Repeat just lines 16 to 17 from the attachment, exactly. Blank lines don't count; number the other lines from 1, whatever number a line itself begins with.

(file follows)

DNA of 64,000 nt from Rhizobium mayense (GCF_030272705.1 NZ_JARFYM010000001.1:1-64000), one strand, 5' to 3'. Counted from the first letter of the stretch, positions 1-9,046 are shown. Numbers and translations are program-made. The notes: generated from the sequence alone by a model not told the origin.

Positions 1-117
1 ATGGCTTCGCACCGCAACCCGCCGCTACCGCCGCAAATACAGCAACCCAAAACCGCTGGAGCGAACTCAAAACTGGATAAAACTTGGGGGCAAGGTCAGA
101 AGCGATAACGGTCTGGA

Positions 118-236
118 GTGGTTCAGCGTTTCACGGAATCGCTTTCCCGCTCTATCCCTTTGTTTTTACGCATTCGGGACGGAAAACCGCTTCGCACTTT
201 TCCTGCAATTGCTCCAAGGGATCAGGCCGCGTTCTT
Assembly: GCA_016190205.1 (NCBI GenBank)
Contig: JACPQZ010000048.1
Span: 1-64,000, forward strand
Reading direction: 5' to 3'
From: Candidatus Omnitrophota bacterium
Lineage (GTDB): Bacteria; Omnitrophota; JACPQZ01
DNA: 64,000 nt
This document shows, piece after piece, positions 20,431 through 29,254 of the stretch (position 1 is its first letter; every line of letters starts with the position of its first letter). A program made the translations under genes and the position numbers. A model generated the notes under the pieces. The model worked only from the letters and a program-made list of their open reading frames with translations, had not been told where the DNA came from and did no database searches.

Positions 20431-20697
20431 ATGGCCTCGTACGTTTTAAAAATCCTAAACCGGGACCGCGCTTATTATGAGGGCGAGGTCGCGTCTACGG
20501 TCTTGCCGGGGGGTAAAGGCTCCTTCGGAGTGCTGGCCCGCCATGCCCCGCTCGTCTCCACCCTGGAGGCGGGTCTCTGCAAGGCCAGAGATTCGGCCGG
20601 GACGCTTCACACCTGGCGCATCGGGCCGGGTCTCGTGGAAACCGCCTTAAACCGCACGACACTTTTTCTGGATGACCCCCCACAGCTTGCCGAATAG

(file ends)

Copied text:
Positions 20431-20697
20431 ATGGCCTCGTACGTTTTAAAAATCCTAAACCGGGACCGCGCTTATTATGAGGGCGAGGTCGCGTCTACGG